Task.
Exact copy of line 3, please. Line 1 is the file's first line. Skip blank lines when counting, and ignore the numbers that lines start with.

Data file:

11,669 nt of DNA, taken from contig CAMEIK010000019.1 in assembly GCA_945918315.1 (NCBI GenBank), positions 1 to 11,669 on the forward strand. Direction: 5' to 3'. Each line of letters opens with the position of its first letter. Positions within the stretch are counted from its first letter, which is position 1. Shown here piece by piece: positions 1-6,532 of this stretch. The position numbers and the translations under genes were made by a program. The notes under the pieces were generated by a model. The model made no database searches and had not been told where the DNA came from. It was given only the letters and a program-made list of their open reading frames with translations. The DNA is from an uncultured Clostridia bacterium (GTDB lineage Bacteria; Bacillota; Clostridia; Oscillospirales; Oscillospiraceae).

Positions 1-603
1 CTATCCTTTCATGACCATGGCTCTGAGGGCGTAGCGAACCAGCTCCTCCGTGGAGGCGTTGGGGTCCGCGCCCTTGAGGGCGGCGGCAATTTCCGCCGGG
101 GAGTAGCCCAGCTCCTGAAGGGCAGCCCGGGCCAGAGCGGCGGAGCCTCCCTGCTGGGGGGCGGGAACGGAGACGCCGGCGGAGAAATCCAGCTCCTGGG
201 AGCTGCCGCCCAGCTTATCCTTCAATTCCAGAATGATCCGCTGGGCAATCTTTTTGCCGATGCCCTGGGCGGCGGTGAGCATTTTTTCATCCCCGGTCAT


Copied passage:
1 CTATCCTTTCATGACCATGGCTCTGAGGGCGTAGCGAACCAGCTCCTCCGTGGAGGCGTTGGGGTCCGCGCCCTTGAGGGCGGCGGCAATTTCCGCCGGG